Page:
Aeolian yes, but no harps

Sipping coffee I watched brilliant little emerald kingfishers swooping over the water. Pasha and Tatiana were shopping and Rosie was planning today’s meals. It is cold and a fresh northerly is blowing. This breeze has been remarkably constant in direction if not force, and I suppose this is the tail end of the meltemi.

We roared down the Dardanelles to the dogleg with 3 knots of current, then motor-sailed through the narrow stretch across to Anzac Cove where, like so many Australians, New Zealanders, English and Turks before us we turned off our engine.

The cliffs before Anzac Cove

Turkish fort at the Dardanelles dogleg



Into our sixth sea this season we slid down the Aeolian coast with poled out yankee and full main. After dark we crept into the open bay at Severice where, to my relief we found flat water and good holding. A splendid curry washed down with vodka Russian style (straight no chaser) made a fitting end to a pleasing day.

Notable events – at 3 pm Tatiana announced that she was not cold (a first for her); during an involuntary gybe we broke the snap shackle on the boom brake handy billy; Pasha steered all the way and I knocked over a cup of pleasing medicinal fruit cocktail (in memory of Maxine). I must say though, it is really very cold. Still, the crew sunbathed, as the following photos confirm.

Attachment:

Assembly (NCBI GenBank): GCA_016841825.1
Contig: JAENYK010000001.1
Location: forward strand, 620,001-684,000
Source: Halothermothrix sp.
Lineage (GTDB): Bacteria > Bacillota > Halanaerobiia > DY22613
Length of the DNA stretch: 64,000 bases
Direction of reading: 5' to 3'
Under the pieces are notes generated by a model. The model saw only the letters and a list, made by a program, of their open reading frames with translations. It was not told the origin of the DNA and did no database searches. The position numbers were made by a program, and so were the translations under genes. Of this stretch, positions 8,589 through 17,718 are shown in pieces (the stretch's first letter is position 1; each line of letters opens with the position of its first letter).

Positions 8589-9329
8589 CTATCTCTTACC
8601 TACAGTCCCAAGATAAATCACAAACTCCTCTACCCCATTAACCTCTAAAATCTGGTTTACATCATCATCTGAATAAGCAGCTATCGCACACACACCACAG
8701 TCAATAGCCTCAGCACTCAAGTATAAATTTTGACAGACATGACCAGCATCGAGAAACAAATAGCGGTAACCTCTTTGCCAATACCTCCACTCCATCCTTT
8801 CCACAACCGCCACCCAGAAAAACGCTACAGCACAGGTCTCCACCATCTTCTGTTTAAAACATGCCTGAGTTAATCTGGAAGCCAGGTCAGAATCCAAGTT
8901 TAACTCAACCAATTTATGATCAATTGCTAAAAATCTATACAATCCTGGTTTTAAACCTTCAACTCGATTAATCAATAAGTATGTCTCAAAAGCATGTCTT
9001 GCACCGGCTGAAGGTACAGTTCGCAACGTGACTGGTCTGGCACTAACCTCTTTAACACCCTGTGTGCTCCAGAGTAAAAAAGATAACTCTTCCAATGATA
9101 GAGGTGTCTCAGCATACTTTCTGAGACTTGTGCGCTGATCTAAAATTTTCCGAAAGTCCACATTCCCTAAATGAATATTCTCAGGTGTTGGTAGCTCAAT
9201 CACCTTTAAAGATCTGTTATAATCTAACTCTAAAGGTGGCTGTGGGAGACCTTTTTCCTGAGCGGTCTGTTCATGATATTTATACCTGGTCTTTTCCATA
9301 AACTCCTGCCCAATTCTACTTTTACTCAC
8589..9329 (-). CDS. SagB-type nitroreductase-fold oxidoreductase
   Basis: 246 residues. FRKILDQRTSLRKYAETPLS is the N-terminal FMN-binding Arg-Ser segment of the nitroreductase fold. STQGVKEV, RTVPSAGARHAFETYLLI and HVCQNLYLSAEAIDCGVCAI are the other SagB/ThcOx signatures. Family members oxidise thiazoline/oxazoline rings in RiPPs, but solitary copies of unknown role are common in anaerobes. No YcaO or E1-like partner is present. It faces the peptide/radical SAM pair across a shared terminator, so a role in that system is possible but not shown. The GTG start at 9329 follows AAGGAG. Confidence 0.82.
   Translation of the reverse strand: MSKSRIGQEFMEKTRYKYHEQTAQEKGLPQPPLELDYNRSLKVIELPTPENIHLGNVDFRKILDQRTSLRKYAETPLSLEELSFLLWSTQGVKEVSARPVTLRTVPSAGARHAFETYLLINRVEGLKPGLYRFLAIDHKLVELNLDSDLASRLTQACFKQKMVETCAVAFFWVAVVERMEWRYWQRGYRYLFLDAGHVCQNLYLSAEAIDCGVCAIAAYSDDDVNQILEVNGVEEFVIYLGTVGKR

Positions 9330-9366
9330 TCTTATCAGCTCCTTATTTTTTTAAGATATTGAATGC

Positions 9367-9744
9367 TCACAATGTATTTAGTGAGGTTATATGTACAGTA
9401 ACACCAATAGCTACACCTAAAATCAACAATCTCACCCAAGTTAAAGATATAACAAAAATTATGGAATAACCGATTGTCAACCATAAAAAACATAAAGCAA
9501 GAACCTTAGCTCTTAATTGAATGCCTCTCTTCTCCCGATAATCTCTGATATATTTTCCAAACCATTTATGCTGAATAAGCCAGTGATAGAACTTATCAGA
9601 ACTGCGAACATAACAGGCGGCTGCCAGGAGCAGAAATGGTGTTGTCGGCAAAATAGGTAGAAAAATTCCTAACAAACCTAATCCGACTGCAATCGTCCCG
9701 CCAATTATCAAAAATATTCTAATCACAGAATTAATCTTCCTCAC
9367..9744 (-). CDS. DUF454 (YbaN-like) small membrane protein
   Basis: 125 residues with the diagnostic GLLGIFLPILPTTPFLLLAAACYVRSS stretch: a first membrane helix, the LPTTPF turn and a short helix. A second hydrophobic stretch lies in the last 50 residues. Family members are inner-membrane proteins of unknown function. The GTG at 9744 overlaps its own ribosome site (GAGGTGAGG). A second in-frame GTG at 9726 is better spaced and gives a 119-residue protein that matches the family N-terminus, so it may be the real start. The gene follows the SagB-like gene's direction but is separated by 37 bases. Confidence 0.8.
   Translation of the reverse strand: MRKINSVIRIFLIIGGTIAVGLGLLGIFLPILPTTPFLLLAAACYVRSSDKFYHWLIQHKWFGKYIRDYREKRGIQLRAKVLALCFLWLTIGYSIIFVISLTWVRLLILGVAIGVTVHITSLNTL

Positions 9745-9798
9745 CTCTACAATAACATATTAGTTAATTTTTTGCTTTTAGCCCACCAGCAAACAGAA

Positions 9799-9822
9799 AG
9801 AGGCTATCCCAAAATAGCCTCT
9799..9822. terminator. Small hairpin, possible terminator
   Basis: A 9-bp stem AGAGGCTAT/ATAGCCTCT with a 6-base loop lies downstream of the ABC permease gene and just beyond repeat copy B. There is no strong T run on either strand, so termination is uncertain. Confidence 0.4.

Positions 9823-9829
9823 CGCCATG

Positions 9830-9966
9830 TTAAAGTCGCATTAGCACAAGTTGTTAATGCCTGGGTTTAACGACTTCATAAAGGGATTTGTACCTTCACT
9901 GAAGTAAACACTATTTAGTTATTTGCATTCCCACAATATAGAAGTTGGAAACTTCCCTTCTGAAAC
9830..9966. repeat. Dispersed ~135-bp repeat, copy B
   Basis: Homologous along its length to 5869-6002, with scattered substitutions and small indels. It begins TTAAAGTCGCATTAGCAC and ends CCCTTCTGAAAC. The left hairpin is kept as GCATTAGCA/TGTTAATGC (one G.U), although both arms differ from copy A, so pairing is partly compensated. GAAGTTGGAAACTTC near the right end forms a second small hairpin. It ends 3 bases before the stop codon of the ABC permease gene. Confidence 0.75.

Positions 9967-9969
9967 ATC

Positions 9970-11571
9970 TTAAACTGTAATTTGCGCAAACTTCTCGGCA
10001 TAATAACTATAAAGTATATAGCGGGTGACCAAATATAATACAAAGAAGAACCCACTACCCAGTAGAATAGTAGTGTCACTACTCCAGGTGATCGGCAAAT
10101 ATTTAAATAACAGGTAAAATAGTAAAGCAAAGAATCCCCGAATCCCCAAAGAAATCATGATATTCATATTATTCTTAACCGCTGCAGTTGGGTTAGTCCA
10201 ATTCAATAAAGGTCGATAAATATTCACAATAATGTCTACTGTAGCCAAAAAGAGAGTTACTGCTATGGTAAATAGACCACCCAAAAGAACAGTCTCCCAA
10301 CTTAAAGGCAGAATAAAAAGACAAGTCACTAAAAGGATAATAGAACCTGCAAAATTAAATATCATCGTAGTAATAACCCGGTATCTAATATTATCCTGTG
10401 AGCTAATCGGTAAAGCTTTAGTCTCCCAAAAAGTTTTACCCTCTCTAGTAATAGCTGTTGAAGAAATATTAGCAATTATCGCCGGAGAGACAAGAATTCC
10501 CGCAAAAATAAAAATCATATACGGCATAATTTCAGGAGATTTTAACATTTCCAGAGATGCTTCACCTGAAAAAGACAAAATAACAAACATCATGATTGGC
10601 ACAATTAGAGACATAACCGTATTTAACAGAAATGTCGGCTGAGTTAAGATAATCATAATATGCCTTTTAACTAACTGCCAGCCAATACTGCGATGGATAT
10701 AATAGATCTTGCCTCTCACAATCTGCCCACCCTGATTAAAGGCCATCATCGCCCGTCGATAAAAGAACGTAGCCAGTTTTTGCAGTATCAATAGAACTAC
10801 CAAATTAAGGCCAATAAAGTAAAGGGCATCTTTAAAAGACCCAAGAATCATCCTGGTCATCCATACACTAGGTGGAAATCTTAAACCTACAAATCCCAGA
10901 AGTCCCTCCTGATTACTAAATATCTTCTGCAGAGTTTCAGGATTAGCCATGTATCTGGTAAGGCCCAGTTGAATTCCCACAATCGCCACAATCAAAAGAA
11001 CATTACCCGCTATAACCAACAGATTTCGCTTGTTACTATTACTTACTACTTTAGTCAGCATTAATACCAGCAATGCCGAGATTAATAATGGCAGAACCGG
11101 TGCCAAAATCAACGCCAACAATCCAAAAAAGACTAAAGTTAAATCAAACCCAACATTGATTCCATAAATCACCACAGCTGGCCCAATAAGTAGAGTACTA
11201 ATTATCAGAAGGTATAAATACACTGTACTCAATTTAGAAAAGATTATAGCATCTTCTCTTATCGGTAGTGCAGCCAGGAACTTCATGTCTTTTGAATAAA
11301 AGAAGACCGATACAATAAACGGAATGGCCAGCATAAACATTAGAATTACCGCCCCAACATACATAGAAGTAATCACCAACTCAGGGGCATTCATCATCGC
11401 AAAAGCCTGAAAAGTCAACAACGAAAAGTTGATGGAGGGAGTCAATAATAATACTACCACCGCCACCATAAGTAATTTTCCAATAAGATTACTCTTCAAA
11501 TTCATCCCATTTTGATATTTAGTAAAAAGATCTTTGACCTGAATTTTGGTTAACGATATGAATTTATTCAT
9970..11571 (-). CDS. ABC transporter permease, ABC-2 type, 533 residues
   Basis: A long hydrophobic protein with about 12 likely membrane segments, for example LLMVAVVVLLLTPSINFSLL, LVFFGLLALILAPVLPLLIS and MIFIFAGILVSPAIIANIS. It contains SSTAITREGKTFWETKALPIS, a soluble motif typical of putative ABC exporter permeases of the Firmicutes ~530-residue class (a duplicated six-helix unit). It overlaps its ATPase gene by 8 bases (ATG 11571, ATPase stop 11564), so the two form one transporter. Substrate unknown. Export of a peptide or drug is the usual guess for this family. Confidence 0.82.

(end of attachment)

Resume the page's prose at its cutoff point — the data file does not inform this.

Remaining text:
DSC_5184Now we are enjoying our ritual 6 cups of strong coffee and contemplating the day ahead. The bold Lesbos coastline lies to the south and the fresh and gusty northerly winds have Tainui constantly nosing from side to side. Cold, yes, but is sunny, with the windward shore and a small fishing boat etched in hard clear light. I suppose Maxine would be swimming if she were here. But she’s nuts.

We are headed today for Diliki, where I hope I can take a shore party to visit Pergamon. Then (and I don’t like to think about it) Rosie packs her bags and goes home to her new job in Australia.

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